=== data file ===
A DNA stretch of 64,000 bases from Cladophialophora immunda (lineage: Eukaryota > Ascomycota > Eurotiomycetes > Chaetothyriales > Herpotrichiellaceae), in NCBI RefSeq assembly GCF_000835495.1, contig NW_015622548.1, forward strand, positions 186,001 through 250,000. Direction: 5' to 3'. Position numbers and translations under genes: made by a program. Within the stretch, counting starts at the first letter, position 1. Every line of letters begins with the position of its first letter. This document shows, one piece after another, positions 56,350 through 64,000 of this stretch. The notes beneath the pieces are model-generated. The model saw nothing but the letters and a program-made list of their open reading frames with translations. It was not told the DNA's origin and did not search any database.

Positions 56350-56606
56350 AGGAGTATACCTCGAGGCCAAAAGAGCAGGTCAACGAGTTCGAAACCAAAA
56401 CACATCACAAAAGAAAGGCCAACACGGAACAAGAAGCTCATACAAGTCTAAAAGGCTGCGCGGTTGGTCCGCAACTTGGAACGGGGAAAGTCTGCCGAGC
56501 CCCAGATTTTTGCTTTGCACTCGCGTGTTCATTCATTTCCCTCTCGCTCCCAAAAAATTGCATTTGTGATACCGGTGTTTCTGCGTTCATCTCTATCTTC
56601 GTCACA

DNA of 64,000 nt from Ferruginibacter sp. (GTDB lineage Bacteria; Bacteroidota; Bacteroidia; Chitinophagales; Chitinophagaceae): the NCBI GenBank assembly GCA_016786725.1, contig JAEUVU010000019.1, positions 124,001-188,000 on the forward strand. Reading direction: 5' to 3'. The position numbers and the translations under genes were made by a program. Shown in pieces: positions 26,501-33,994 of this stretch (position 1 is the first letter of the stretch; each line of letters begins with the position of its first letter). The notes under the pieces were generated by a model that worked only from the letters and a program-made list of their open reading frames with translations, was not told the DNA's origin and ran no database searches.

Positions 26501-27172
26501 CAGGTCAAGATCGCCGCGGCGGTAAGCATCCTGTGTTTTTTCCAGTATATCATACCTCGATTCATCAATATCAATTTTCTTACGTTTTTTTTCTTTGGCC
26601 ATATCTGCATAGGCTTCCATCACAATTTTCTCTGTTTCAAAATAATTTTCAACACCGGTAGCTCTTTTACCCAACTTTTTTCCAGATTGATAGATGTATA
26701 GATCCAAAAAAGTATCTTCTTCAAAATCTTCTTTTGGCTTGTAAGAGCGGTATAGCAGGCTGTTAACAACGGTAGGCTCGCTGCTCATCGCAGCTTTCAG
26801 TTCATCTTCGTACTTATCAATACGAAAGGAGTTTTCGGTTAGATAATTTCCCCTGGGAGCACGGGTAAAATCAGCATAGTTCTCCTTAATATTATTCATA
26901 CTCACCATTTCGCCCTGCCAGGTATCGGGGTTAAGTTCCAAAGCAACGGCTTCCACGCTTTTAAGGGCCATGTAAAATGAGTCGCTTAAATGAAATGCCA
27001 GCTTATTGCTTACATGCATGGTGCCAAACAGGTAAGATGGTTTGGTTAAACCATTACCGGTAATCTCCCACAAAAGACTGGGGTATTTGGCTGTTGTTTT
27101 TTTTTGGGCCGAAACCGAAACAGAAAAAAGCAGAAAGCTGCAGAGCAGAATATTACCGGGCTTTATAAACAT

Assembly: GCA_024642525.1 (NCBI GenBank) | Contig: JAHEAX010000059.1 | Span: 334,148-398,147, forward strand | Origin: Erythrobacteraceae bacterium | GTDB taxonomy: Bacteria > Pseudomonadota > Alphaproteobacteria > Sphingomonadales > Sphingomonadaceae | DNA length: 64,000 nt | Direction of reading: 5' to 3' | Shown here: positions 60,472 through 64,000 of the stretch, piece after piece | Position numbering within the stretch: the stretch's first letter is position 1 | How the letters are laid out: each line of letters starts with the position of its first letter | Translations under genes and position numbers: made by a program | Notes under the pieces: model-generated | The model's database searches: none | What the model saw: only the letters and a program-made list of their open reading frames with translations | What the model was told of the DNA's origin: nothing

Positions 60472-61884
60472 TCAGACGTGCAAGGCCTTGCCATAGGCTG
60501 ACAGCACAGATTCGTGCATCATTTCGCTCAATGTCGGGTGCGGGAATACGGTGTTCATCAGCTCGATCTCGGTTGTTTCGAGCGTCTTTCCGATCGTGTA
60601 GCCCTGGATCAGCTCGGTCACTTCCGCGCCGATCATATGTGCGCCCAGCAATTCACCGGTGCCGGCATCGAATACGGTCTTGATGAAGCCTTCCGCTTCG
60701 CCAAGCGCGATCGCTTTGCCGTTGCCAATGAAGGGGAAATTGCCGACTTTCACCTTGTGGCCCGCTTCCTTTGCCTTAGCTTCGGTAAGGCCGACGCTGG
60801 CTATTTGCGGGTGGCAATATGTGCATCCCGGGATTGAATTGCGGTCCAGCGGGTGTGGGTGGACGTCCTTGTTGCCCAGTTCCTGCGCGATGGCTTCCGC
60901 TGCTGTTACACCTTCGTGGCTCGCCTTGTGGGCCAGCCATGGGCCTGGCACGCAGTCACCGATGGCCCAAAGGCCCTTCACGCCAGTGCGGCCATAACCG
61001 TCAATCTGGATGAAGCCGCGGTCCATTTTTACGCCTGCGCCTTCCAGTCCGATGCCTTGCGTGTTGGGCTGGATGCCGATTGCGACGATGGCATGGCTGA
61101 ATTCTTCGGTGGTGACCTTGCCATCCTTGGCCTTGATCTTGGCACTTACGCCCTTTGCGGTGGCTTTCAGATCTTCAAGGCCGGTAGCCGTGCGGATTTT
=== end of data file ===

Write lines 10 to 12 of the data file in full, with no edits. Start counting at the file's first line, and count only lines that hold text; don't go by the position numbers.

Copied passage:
26601 ATATCTGCATAGGCTTCCATCACAATTTTCTCTGTTTCAAAATAATTTTCAACACCGGTAGCTCTTTTACCCAACTTTTTTCCAGATTGATAGATGTATA
26701 GATCCAAAAAAGTATCTTCTTCAAAATCTTCTTTTGGCTTGTAAGAGCGGTATAGCAGGCTGTTAACAACGGTAGGCTCGCTGCTCATCGCAGCTTTCAG
26801 TTCATCTTCGTACTTATCAATACGAAAGGAGTTTTCGGTTAGATAATTTCCCCTGGGAGCACGGGTAAAATCAGCATAGTTCTCCTTAATATTATTCATA